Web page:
Gentlemans Agreement and the Verbal Commitment in NCAA Hockey Recruiting

In college hockey recruiting, the 'verbal commitment' is highly prevalent. This verbal 'gentlemans agreement' takes place between the coaching staff of a college hockey program and a prospective student-athlete.

The verbal commitment was born out of the necessity of Division I hockey programs to compete with the Canadian Hockey League for highly skilled hockey players. The CHL has a distinct advantage because it holds an entry draft each spring for players who are 15 and 16 years old.

These young hockey players have a big decision to make. To pursue their dream of playing in the NHL by playing Major Junior in Canada or to hold out for a Division I college hockey opportunity.

As a result, Division I hockey programs need to make these players aware that an opportunity with their program is possible so that they have a reason to wait until the 12th grade to sign a National Letter of Intent and to finish high school before going to school.

In the meantime, these players can play Tier I Junior in the United States Hockey League, Tier 2 Junior in various leagues, or Prep/high school hockey in order to maintain their amateur status with the NCAA.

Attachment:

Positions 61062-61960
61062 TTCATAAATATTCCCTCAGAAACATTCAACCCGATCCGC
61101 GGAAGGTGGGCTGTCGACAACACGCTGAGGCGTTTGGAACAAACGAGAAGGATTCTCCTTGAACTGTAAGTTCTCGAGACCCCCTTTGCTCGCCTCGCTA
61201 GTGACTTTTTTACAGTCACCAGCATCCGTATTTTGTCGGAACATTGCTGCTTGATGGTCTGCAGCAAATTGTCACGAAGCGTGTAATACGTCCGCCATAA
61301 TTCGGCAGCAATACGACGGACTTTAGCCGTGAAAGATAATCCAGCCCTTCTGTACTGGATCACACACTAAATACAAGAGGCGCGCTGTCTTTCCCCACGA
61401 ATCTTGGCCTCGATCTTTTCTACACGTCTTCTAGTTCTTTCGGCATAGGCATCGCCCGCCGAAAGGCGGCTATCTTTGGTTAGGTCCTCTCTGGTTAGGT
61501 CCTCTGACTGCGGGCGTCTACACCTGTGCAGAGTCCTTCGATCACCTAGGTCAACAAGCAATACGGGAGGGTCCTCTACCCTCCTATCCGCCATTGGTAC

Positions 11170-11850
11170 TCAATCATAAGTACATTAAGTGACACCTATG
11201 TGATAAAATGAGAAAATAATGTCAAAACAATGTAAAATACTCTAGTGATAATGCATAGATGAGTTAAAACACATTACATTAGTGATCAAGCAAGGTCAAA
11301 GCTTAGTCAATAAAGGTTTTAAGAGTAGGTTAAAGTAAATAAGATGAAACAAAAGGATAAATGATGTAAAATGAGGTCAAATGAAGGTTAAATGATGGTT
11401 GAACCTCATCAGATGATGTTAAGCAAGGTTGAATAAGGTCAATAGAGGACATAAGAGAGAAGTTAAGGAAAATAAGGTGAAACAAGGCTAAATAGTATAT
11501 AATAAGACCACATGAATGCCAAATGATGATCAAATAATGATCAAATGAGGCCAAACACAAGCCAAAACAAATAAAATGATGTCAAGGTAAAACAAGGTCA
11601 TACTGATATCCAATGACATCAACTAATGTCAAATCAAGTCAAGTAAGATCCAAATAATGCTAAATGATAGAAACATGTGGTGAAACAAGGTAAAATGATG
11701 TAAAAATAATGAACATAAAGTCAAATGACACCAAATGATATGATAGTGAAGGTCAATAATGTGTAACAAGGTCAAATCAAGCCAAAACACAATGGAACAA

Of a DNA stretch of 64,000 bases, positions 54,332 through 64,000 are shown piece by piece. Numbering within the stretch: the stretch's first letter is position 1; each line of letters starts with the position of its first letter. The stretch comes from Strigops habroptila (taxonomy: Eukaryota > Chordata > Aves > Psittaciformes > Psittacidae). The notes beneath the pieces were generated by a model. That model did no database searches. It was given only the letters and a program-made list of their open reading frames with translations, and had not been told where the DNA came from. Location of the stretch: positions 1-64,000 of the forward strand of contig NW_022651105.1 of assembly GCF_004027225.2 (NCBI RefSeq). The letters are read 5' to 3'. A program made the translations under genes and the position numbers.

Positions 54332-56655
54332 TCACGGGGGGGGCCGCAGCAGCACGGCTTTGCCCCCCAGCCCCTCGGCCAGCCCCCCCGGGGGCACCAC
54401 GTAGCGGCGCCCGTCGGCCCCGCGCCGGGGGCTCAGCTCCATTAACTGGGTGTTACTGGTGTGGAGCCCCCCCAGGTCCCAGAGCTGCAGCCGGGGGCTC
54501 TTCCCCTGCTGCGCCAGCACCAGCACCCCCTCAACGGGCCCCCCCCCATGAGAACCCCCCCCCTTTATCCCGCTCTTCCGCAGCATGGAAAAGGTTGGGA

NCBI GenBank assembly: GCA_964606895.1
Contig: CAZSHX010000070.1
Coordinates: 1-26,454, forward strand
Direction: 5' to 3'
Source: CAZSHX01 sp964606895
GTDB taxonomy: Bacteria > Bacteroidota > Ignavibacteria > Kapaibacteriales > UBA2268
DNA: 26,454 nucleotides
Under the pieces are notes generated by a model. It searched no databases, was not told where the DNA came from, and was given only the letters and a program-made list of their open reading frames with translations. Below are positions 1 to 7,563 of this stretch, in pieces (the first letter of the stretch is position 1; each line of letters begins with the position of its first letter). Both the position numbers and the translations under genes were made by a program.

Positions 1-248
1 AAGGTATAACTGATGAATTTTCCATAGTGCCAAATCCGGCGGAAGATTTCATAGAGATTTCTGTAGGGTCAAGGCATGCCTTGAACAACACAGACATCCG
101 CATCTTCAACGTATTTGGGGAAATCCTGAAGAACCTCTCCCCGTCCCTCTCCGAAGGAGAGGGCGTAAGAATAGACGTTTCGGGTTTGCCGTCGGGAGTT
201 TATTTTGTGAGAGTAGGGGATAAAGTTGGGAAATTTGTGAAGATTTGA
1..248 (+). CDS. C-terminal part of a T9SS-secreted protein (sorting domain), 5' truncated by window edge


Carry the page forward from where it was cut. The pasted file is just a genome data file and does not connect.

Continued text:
The NCAA considers Major Junior hockey in Canada to be a professional league, and therefore any player in that league has given up their amateur status and is no longer eligible to play in the NCAA. There are some exceptions to this Major Junior rule.

There is a 'gentlemans agreement' among NCAA hockey coaches to uphold verbal agreements. Although, it is rare that a coaching staff will 'de-commit' a player, it is not in writing so it is prudent to be cautious and ask questions. When a coaching staff changes you might be in jeopardy of losing your commitment to that team.

The biggest decision a young male hockey player will need to make is whether to pursue Major Junior or NCAA hockey. There is no correct answer and a decision should be made on an individual basis.

What is right for your son and family? Be sure you are prepared with the facts because when agents and general managers are involved it can become cloudy.


 Return from Gentlemans Agreement to Commitments
Return from Gentlemans Agreement to Your College Hockey


YCH News